The United Arab Emirates, often known as the Emirates or the UAE, is a nation in the Persian Gulf at the southeast end of the Arabian Peninsula, bordering Oman to the east and Saudi Arabia to the south, as well as sharing maritime boundaries with Qatar to the west and Iran to the north. The UAE’s population was 9.2 million in 2013, including 1.4 million Emirati nationals and 7.8 million expats.
The nation was founded in December 1971 as a federation of seven emirates. Abu Dhabi (the capital), Ajman, Dubai, Fujairah, Ras al-Khaimah, Sharjah, and Umm al-Quwain are the constituent emirates. Each emirate is ruled by an absolute monarch, who together constitute the Federal Supreme Council. The President of the United Arab Emirates is chosen from among the monarchs. The official religion of the UAE is Islam, and Arabic is the official language, but English is widely spoken and used in business and education, particularly in Abu Dhabi and Dubai.
The UAE has the world’s seventh-largest oil reserves and the world’s seventeenth-largest natural gas reserves. Sheikh Zayed, the ruler of Abu Dhabi and the first President of the UAE, supervised the country’s growth and directed oil money into healthcare, education, and infrastructure. The UAE has the most diverse economy in the Gulf Cooperation Council, and its most populated metropolis, Dubai, is a major global city and an international aviation center. Nonetheless, the nation is still heavily dependent on petroleum and natural gas exports.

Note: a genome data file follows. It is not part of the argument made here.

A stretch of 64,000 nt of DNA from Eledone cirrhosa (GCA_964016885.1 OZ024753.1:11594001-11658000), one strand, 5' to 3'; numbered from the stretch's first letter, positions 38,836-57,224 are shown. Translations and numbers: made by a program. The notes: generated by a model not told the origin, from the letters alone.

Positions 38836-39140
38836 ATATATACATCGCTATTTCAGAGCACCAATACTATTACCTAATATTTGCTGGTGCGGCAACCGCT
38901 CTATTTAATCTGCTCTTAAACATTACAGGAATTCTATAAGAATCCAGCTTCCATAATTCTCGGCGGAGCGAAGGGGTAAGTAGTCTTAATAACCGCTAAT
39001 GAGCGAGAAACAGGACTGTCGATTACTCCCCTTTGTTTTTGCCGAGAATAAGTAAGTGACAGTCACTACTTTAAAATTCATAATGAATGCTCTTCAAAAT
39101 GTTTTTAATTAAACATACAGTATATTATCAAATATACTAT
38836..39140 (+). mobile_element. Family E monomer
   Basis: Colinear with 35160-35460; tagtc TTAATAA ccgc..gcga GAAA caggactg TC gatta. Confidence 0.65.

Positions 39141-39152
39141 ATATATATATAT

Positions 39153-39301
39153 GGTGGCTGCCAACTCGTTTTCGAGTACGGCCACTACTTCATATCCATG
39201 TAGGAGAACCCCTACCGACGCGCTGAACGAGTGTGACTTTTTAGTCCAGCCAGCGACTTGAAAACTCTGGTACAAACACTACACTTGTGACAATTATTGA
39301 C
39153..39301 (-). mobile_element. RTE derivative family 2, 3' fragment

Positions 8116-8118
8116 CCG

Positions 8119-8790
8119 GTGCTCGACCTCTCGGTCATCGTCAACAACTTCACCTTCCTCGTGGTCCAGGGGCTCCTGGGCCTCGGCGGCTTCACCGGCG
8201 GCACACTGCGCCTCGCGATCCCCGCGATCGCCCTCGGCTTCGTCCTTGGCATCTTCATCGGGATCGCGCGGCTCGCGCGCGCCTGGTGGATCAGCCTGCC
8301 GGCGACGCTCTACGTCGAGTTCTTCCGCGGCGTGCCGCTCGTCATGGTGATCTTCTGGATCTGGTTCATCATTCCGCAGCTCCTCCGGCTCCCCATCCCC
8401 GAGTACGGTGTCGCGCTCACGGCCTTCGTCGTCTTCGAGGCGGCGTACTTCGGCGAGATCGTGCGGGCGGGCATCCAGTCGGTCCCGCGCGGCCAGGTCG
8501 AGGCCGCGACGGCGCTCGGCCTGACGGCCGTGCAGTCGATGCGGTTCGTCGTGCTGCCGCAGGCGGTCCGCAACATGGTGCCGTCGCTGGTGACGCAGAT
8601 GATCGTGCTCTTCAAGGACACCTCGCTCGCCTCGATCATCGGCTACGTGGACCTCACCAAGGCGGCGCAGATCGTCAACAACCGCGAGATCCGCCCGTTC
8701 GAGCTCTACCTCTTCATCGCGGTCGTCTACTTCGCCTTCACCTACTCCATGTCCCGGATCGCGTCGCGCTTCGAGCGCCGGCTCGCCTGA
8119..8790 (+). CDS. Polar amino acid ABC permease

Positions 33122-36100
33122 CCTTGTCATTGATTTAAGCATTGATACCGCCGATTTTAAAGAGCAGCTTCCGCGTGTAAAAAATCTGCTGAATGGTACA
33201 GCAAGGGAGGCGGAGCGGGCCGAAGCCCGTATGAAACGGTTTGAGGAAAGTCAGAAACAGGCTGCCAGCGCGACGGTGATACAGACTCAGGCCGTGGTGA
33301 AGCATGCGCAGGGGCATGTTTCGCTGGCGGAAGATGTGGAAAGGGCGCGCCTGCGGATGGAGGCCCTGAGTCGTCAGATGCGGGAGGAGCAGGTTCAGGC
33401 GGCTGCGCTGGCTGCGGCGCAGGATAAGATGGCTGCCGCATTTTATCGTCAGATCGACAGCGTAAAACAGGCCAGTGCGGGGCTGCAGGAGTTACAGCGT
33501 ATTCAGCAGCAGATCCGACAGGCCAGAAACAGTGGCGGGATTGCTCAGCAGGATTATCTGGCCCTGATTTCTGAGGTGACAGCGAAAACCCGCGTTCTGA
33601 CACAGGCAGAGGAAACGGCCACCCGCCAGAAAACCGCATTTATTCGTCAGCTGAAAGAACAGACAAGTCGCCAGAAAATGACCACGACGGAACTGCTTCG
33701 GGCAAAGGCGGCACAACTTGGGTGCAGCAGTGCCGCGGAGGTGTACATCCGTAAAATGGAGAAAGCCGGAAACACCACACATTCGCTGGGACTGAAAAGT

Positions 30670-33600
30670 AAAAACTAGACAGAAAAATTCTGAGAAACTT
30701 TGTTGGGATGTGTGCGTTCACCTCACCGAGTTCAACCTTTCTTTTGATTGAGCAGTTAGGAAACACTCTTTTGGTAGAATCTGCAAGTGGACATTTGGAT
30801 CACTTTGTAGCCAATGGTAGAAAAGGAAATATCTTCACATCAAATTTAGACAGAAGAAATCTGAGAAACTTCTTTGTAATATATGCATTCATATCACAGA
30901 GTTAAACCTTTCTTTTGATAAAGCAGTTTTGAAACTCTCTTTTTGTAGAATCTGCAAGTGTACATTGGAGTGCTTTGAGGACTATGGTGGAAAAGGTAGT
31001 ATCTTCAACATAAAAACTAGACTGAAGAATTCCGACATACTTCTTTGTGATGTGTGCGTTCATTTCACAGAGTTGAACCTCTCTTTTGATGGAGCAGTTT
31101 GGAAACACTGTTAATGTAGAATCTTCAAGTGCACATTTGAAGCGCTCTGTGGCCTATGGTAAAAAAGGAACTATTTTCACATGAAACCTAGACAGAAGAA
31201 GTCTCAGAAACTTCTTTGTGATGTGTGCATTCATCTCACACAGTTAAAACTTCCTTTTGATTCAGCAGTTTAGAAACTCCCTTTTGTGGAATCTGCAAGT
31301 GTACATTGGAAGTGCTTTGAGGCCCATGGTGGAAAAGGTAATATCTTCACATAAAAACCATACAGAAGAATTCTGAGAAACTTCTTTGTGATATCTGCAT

The UAE has been chastised for its record on human rights, particularly the unique interpretations of Shari’a applied in its judicial system. Because of the UAE’s growing worldwide prominence, several observers see it as a regional and medium power.